Latest posts by Jay Dillon (see all)
- Which Social Media Platform Is Best For Your Business? (FB, Twitter, IG?) - February 8, 2016
- The Role of Social Media Manager in 2016 - February 1, 2016
- Why Placing Ads In Blogs Can Be A Negative - January 4, 2016
Out of all the social media networks Twitter seems to be the dark horse. I regularly have discussions with people who just don’t get it and fail see any real benefit for sending short messages filled with hieroglyphics (#RT@DM) to complete strangers. I contend that when the time is taken to learn Twitters particular quirks, it has the potential to quickly become your central method for building business networks.
Twitter has a much higher learning curve compared to some of the other social media networks and to the uninitiated it isn’t quite as obvious how it all works. In many ways this barrier-to-entry is exactly what makes it so valuable.
I often tell people the best thing about Twitter is “Your mother isn’t using it”. What I mean by that is that the barrier-to-entry described above means the conversations on Twitter tend to be less about relationships between friends and family and more about views and opinions from those who have a particular passion on a subject. The subject matter is unlimited and can include business, marketing, sports, politics, movies etc. That’s what’s so good about Twitter.
No matter what your passion, Twitter is a fantastic place to network with others who share this passion.
Other key aspects of Twitter include:
• It’s uncluttered: Twitter is a lot less cluttered than some of the other platforms and the way information is organised into streams means there is less time spent on navigating the interface and more time devoted to reading and sharing content posted by your Twitter community (the progressive rollout of Twitter ads and promotions is putting this benefit in danger, but it hasn’t seemed to impact negatively so far).
• It’s easy to search: The first step to getting started on Twitter is to find people (especially influential people) who share your interests and passion. Twitter has a range of ways to discover people and content that interests you (download our eBook at the bottom of this article to learn more).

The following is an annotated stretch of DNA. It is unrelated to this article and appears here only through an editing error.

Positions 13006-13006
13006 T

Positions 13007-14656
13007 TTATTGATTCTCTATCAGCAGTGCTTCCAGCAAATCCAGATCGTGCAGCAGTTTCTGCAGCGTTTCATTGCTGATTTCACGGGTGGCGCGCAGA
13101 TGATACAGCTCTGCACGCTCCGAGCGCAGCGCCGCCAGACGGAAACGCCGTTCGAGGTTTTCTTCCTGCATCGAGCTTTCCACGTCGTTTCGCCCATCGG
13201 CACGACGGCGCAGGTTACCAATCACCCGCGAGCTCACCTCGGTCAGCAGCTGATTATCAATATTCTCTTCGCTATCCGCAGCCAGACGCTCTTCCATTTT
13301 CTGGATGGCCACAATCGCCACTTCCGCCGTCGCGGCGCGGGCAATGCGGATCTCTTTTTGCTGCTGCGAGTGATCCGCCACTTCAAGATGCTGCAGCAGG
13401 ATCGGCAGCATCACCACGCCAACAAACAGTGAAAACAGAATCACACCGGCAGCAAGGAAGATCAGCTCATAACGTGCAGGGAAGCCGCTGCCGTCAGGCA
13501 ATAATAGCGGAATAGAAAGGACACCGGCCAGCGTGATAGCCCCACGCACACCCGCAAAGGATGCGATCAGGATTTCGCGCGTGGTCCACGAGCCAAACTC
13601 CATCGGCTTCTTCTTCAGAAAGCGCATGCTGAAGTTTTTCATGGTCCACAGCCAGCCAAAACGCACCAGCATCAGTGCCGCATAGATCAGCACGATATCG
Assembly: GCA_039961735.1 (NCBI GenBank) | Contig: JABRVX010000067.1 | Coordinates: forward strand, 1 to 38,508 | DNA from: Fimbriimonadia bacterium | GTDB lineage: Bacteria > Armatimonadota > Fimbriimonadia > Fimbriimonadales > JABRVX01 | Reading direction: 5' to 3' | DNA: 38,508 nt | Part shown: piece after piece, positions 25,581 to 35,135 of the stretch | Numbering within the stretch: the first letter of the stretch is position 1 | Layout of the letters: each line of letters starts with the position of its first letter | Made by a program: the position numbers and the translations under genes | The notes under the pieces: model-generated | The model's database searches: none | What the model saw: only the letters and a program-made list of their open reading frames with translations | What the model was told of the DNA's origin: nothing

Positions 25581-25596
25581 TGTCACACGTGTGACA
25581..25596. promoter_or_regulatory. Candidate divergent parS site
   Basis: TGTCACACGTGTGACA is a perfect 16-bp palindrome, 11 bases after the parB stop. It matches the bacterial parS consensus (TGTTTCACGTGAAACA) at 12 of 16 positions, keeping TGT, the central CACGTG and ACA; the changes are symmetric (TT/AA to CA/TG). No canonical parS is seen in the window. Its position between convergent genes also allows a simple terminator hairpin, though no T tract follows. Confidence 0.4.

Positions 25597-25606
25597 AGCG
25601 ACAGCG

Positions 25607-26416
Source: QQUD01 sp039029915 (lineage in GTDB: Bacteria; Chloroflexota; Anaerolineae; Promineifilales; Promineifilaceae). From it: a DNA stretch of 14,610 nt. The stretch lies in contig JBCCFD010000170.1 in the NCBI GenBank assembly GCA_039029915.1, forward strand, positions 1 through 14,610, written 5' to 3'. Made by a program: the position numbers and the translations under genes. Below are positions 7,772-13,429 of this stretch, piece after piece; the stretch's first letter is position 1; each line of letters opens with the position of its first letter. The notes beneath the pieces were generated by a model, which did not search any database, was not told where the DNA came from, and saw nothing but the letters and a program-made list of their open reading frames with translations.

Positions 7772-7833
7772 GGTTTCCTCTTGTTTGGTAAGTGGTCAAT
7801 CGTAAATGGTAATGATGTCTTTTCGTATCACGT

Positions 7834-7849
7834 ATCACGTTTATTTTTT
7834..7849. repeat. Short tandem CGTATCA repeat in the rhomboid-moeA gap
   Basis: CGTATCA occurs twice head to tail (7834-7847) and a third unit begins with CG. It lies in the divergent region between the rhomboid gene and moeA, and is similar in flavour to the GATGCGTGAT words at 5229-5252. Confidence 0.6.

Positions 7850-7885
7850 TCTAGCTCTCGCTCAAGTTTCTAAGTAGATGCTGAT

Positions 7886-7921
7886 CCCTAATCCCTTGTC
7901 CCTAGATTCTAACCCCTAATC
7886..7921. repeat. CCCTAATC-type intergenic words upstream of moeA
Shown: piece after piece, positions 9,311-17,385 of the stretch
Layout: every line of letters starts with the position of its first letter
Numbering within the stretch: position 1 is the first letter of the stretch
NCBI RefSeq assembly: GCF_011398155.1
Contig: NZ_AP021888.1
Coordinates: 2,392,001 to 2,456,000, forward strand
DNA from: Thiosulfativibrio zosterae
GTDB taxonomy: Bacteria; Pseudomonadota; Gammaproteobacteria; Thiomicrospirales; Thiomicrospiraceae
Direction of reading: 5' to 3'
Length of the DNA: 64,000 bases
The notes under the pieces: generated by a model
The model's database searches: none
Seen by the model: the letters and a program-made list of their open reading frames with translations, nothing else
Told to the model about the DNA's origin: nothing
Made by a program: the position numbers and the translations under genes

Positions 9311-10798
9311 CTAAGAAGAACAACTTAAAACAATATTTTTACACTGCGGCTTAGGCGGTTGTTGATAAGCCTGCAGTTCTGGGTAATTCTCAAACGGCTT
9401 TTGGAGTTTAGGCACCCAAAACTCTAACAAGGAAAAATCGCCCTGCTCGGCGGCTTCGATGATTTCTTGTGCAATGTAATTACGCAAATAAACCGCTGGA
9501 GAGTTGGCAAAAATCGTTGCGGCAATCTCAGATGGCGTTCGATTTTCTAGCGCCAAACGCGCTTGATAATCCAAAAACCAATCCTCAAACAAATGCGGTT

• It’s fast: Twitter has similarities to SMS text messaging in the sense that it is super-quick to write and send a message. However in Twitter the message can be directed to the community generally, to those interested in a particular subject or just to an individual (publicly or privately). The mechanisms for achieving this take a little while to get the hang of but once you do it’s a breeze.
It’s restricted to 140 characters: Some might think that the messages you send being limited to 140 characters is a disadvantage but you will quickly realise that this is Twitters best feature. Being forced to write short, sharp concise messages will stop you from waffling and can actually make you a better writer.
It might feel like a right-pain initially, but trust me it won’t take long until you can present a comprehensive book review of ‘War and Peace’ in just one sentence.
Of course the other side of this is that it stops other people from waffling on. See previous point.
• Third-party tools: Twitter have encouraged other developers to build platforms that tap into their messaging system. This has resulted in a seemingly limitless number of third-party applications that add an extra layer of interest, fun and insight into your use of Twitter.
Some highlights include:
• Buffer: A quick way to share stuff you find on other websites scheduled throughout the day.
• Hastagbattle: Not sure which hashtag to use in a post? Find the most popular of two in this super-quick free tool.
• Tweriod: Find out the best times of the day to Tweet to your followers.